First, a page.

British Foreign Secretary Liz Truss, who is running for leader of the ruling Conservative Party and prime minister, registered her campaign website on June 8, a month before Boris Johnson’s resignation.
Earlier, British media reported that several domains in support of Truss as a candidate for the post of prime minister were bought back in December last year, when the scandal around Johnson’s parties at the Downing Street residence began to flare up during the period of severe restrictions in the first waves of the coronavirus pandemic. The Foreign Minister’s office then refuted her desire to challenge Johnson’s leadership.
Another candidate for prime minister, Undersecretary of Commerce Penny Mordont, launched her campaign website on May 24, 2019, when she considered entering the race for prime minister after Theresa May’s resignation, but ended up dropping out of the partisan election. In turn, the former Finance Minister Rishi Sunak, who resigned on July 5 due to disagreements with Johnson on methods of dealing with the economic crisis and against the backdrop of a new scandal around the prime minister, registered his website on July 6. Tom Tugendhat, head of the Foreign Affairs Committee of the House of Commons of the British Parliament, also participating in the race, created a campaign website on 9 July.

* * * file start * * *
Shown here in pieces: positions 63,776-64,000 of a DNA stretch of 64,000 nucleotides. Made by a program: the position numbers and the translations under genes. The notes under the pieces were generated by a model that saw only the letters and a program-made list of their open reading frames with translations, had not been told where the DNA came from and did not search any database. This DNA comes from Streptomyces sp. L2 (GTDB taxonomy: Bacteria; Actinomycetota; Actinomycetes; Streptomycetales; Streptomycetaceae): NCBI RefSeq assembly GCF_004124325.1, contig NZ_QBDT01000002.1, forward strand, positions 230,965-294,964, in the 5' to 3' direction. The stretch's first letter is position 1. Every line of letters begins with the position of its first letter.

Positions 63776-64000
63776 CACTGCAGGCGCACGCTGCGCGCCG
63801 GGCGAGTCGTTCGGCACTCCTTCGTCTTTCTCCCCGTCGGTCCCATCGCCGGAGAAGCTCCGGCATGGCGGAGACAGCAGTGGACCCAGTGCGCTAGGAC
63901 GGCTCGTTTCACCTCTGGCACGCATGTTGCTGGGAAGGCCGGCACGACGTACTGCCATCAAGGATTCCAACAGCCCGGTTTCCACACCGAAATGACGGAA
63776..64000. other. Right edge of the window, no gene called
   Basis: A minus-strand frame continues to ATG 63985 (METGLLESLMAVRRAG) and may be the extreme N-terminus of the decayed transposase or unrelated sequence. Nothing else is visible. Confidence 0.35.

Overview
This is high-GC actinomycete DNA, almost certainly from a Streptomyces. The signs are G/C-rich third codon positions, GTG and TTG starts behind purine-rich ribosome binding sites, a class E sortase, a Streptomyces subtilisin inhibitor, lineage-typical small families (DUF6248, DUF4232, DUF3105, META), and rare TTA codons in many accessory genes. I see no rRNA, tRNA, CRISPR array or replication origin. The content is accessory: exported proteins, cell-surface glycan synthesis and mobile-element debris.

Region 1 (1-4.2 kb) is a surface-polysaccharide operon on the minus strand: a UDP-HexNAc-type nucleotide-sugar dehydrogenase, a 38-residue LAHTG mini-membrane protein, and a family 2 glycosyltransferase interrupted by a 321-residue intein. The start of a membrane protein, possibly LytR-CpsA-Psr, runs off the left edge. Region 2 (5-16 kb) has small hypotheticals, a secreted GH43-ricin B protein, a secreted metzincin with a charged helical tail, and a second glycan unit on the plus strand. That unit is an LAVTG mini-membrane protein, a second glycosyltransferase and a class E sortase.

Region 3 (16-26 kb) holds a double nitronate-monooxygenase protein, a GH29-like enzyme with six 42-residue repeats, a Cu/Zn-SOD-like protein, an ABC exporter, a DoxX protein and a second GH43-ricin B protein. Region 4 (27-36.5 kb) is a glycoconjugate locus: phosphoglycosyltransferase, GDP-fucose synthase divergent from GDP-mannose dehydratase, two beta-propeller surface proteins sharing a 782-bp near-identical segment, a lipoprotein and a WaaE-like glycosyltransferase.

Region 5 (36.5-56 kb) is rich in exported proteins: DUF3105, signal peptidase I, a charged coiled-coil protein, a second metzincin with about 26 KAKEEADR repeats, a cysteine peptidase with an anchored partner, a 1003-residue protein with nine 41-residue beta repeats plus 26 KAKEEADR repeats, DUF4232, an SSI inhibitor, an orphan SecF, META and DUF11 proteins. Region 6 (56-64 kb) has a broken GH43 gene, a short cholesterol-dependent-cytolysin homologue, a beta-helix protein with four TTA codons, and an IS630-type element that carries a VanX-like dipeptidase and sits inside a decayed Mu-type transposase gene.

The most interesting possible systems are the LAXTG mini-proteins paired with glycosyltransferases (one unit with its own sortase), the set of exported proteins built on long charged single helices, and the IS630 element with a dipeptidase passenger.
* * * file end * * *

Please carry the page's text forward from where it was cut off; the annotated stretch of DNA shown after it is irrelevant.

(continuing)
The remaining candidates do not yet have separate sites for their campaign. In addition to Truss, Sunak, Mordont and Tugendhat, Finance Minister Nadeem Zahavi, former Minister of Health Sajid Javid, Minister of Transport Grant Shapps, former Foreign Minister Jeremy Hunt, Attorney General of England and Wales Sue-Ellen Braverman, Kemi MPs will compete for the post of Prime Minister Badnock and Rehman Chishti.